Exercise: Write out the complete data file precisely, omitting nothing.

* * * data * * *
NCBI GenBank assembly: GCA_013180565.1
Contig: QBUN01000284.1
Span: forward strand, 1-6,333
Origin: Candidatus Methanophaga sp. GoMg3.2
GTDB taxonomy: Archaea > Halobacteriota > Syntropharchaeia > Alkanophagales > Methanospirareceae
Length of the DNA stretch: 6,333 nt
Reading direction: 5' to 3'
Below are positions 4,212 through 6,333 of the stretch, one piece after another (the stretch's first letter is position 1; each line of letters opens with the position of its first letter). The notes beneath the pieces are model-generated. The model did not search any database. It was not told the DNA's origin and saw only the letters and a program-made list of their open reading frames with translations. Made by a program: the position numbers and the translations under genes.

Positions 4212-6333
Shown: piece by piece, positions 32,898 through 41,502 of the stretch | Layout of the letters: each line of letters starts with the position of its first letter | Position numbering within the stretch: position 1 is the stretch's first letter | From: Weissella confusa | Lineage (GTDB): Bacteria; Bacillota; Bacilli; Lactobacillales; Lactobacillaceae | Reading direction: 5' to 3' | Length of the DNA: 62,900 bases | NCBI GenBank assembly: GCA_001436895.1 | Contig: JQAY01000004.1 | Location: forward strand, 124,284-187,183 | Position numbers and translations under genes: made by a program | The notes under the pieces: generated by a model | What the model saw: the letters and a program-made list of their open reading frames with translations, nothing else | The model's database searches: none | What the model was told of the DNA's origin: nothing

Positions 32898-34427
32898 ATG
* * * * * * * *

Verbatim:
NCBI GenBank assembly: GCA_013180565.1
Contig: QBUN01000284.1
Span: forward strand, 1-6,333
Origin: Candidatus Methanophaga sp. GoMg3.2
GTDB taxonomy: Archaea > Halobacteriota > Syntropharchaeia > Alkanophagales > Methanospirareceae
Length of the DNA stretch: 6,333 nt
Reading direction: 5' to 3'
Below are positions 4,212 through 6,333 of the stretch, one piece after another (the stretch's first letter is position 1; each line of letters opens with the position of its first letter). The notes beneath the pieces are model-generated. The model did not search any database. It was not told the DNA's origin and saw only the letters and a program-made list of their open reading frames with translations. Made by a program: the position numbers and the translations under genes.

Positions 4212-6333
Shown: piece by piece, positions 32,898 through 41,502 of the stretch | Layout of the letters: each line of letters starts with the position of its first letter | Position numbering within the stretch: position 1 is the stretch's first letter | From: Weissella confusa | Lineage (GTDB): Bacteria; Bacillota; Bacilli; Lactobacillales; Lactobacillaceae | Reading direction: 5' to 3' | Length of the DNA: 62,900 bases | NCBI GenBank assembly: GCA_001436895.1 | Contig: JQAY01000004.1 | Location: forward strand, 124,284-187,183 | Position numbers and translations under genes: made by a program | The notes under the pieces: generated by a model | What the model saw: the letters and a program-made list of their open reading frames with translations, nothing else | The model's database searches: none | What the model was told of the DNA's origin: nothing

Positions 32898-34427
32898 ATG